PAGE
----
As the craft beer movement only continues to grow, breweries and restaurants are forging closer ties, emphasizing quality dining options and pairings.

Just last month, Sierra Nevada opened a full-service restaurant at its brewery in Asheville, North Carolina. But for Carolina Brewery, which is celebrating its 20th anniversary this year, craft beer and quality local food together have always been an obvious combination.

“We were convinced it was a good idea 20 years ago, but we had no idea the industry would be this popular today,” says Robert Poitras, founder and owner of the Chapel Hill, North Carolina, institution.

The last 20 years have included opening a second outpost, expanding distribution across the Carolinas, and seeing the general public embrace the craft beer movement that initially inspired the Carolina Brewery’s founding. Craft beer has evolved since then, and today’s beer drinker is always looking for better flavor and quality, Poitras says.

The Carolina Brewery is the fifth oldest brewery in North Carolina, which has become a hotbed for craft beer. More than 120 craft breweries exist in the state.

Poitras was inspired to open a brewery while a student at UNC-Chapel Hill during a summer in Europe. “I became enamored with the local beer and food culture in Europe,” he says. “That wasn’t something we had at that level in the U.S.”

Poitras and partner Chris Rice crafted a business plan for the restaurant and brewery during their senior years at UNC and opened the doors Feb. 9, 1995.

Though the craft brew industry has changed since opening, the vision for Carolina Brewery has not, Poitras says— a local establishment with made from scratch food and beer.

At Carolina Brewery today, guests are met with brew tanks visible behind the bar, which serves five original beers year round and more than 20 seasonal Carolina Brewery varieties. Currently the Sky Blue Golden Ale, which features a beach scene from the Carolina coast on the label, is the most popular.

The menu at the two-story restaurant features pub and North Carolina favorites, including burgers and a barbecue plate. The menu changes seasonally and reflects the North Carolina seafood calendar, Poitras says.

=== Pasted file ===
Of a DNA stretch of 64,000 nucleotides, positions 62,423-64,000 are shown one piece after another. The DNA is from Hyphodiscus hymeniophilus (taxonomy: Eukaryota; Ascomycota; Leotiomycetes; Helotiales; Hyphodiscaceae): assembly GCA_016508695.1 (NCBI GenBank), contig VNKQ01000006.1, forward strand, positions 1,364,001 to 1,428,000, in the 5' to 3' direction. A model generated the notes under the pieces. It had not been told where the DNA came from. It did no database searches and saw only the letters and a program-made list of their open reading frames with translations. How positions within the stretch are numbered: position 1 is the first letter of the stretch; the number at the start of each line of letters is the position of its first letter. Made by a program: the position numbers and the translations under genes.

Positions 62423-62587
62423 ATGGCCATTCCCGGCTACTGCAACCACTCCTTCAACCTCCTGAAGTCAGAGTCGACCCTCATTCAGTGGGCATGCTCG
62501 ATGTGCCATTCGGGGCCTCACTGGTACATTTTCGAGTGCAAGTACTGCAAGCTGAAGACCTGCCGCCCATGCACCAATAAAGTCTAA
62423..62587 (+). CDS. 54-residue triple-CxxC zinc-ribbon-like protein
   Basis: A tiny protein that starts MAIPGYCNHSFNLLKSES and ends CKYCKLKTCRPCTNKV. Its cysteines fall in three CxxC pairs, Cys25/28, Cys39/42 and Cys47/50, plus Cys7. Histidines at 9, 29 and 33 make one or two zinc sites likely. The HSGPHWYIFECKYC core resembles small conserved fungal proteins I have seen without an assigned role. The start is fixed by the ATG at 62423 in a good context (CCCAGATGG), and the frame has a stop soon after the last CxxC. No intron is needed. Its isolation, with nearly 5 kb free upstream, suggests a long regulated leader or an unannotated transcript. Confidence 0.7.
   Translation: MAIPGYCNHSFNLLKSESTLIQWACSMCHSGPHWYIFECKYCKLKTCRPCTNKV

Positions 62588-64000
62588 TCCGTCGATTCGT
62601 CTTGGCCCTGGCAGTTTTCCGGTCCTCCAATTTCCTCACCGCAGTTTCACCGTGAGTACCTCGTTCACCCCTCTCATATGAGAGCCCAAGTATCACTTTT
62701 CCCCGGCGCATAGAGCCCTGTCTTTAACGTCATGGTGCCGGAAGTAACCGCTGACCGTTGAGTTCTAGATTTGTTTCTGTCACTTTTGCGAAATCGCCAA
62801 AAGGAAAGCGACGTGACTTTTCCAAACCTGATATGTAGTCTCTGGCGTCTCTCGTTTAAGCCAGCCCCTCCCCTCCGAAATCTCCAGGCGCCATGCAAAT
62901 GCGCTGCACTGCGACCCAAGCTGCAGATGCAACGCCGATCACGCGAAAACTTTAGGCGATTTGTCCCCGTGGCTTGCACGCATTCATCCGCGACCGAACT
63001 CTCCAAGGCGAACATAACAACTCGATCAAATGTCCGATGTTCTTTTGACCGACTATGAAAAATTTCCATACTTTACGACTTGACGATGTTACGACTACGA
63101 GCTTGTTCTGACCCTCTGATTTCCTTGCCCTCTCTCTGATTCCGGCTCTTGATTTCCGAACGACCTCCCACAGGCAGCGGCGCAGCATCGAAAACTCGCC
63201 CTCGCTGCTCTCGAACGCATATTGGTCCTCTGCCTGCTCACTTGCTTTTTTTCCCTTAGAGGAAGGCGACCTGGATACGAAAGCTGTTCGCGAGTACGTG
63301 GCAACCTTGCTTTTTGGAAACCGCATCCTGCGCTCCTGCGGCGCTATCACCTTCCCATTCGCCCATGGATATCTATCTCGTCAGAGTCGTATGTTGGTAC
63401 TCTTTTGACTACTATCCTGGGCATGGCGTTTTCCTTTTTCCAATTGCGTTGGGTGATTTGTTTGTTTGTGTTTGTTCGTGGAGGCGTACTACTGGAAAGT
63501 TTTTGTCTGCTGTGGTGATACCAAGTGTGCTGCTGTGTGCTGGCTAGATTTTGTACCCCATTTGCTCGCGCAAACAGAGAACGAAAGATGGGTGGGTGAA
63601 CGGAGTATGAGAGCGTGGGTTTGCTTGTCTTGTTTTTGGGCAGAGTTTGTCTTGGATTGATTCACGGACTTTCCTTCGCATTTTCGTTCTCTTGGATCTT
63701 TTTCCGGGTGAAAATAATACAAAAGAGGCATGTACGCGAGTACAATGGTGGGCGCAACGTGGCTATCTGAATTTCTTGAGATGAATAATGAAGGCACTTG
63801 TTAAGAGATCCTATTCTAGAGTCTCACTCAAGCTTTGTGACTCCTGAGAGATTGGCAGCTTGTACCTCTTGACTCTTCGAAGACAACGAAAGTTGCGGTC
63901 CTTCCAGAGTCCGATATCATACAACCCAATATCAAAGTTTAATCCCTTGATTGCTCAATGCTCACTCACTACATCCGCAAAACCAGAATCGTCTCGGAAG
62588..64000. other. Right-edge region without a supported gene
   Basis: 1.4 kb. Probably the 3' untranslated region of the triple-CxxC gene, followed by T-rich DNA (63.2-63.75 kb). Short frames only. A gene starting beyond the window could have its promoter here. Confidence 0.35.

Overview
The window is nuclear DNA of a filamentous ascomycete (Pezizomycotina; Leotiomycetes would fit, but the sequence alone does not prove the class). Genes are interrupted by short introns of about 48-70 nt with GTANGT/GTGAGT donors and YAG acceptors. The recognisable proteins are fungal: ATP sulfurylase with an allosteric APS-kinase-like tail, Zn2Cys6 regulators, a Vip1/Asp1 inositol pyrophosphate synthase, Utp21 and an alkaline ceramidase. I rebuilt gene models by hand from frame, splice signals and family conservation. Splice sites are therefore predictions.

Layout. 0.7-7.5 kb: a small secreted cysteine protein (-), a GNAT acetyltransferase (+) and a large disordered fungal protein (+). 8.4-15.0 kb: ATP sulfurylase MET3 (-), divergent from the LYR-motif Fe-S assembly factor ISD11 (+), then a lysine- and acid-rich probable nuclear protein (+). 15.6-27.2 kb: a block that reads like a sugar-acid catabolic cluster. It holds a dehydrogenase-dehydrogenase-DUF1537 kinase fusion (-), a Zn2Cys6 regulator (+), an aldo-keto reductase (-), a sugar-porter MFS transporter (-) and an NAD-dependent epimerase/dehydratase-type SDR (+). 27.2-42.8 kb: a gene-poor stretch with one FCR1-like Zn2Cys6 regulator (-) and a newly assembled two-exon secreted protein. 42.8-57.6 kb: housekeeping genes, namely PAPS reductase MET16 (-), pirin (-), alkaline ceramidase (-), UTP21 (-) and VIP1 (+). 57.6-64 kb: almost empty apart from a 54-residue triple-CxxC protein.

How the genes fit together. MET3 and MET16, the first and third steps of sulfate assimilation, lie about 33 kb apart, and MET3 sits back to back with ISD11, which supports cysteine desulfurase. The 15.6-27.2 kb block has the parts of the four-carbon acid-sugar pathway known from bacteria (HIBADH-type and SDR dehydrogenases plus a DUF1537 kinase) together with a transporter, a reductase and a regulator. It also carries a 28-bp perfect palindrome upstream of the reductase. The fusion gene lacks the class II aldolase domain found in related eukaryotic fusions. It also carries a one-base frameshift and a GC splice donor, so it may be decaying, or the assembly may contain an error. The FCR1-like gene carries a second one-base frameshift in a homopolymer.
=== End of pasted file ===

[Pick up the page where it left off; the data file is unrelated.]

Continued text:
The restaurant’s commitment to local sourcing is embodied by the Local Burger. Spent grains from the brewery are sent to Lilly Den Farms, where beef is sourced, and the burger is stuffed with Chapel Hill Creamery Cheese and served on a Pittsboro Bread Shop bun.

In 2007, the Brewery planned to open a second outpost to ramp up production. Poitras says they again faced the decision of opening just a brewery, or a brewery and restaurant, and opted to keep the restaurant component.

“We didn’t just want the four walls; we wanted to get the beer out,” Poitras says.

The neighboring Pittsboro location, about a 20-minute drive from the first location, features the same menu, but also affords increased production for distribution. After Poitras learned to work with distributors and handle branding and pricing, Carolina Brewery expanded its beer presence so that its brews can be found throughout North and South Carolina today, as well as in eastern Tennessee.

“The restaurant by itself is hard, but distribution is an entirely different business,” he says.

Poitras says Carolina Brewery will continue to increase distribution while maintaining the two restaurants. The restaurant will also offer more events, such as pairing dinners, beer and local cheese pairings, and a crawfish boil, keeping with the national narrative of joining craft beer and quality food.

“I don’t see craft beer going away. I don’t think it’s a fad.”

To celebrate the 20th anniversary, the Carolina Brewery will host a 5K run April 11 at 3 p.m. to benefit the Lineberger Cancer Center in Chapel Hill.

By Sarah Niss

Beverage, Industry News, Philanthropy